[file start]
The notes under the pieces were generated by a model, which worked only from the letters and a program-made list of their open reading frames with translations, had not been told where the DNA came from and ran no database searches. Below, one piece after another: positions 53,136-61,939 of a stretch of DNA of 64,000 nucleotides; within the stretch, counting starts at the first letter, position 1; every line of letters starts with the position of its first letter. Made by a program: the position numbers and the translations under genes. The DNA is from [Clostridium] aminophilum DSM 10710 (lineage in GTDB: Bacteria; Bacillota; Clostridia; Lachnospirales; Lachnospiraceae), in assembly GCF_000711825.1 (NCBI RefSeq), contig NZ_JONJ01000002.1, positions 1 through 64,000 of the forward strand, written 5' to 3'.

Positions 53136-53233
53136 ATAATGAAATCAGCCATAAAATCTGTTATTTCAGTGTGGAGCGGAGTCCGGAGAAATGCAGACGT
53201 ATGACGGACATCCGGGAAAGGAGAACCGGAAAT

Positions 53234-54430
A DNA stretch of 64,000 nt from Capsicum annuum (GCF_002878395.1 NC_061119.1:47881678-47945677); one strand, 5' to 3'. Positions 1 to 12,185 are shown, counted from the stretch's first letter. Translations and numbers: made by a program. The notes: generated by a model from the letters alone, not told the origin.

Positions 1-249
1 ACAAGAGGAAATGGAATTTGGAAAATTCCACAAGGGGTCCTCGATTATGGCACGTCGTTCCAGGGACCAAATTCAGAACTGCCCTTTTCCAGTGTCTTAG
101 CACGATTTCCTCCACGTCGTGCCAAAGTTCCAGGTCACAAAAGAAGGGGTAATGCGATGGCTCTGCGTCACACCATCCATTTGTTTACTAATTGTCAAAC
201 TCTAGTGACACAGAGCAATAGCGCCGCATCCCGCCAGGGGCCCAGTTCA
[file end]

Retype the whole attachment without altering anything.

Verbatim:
The notes under the pieces were generated by a model, which worked only from the letters and a program-made list of their open reading frames with translations, had not been told where the DNA came from and ran no database searches. Below, one piece after another: positions 53,136-61,939 of a stretch of DNA of 64,000 nucleotides; within the stretch, counting starts at the first letter, position 1; every line of letters starts with the position of its first letter. Made by a program: the position numbers and the translations under genes. The DNA is from [Clostridium] aminophilum DSM 10710 (lineage in GTDB: Bacteria; Bacillota; Clostridia; Lachnospirales; Lachnospiraceae), in assembly GCF_000711825.1 (NCBI RefSeq), contig NZ_JONJ01000002.1, positions 1 through 64,000 of the forward strand, written 5' to 3'.

Positions 53136-53233
53136 ATAATGAAATCAGCCATAAAATCTGTTATTTCAGTGTGGAGCGGAGTCCGGAGAAATGCAGACGT
53201 ATGACGGACATCCGGGAAAGGAGAACCGGAAAT

Positions 53234-54430
A DNA stretch of 64,000 nt from Capsicum annuum (GCF_002878395.1 NC_061119.1:47881678-47945677); one strand, 5' to 3'. Positions 1 to 12,185 are shown, counted from the stretch's first letter. Translations and numbers: made by a program. The notes: generated by a model from the letters alone, not told the origin.

Positions 1-249
1 ACAAGAGGAAATGGAATTTGGAAAATTCCACAAGGGGTCCTCGATTATGGCACGTCGTTCCAGGGACCAAATTCAGAACTGCCCTTTTCCAGTGTCTTAG
101 CACGATTTCCTCCACGTCGTGCCAAAGTTCCAGGTCACAAAAGAAGGGGTAATGCGATGGCTCTGCGTCACACCATCCATTTGTTTACTAATTGTCAAAC
201 TCTAGTGACACAGAGCAATAGCGCCGCATCCCGCCAGGGGCCCAGTTCA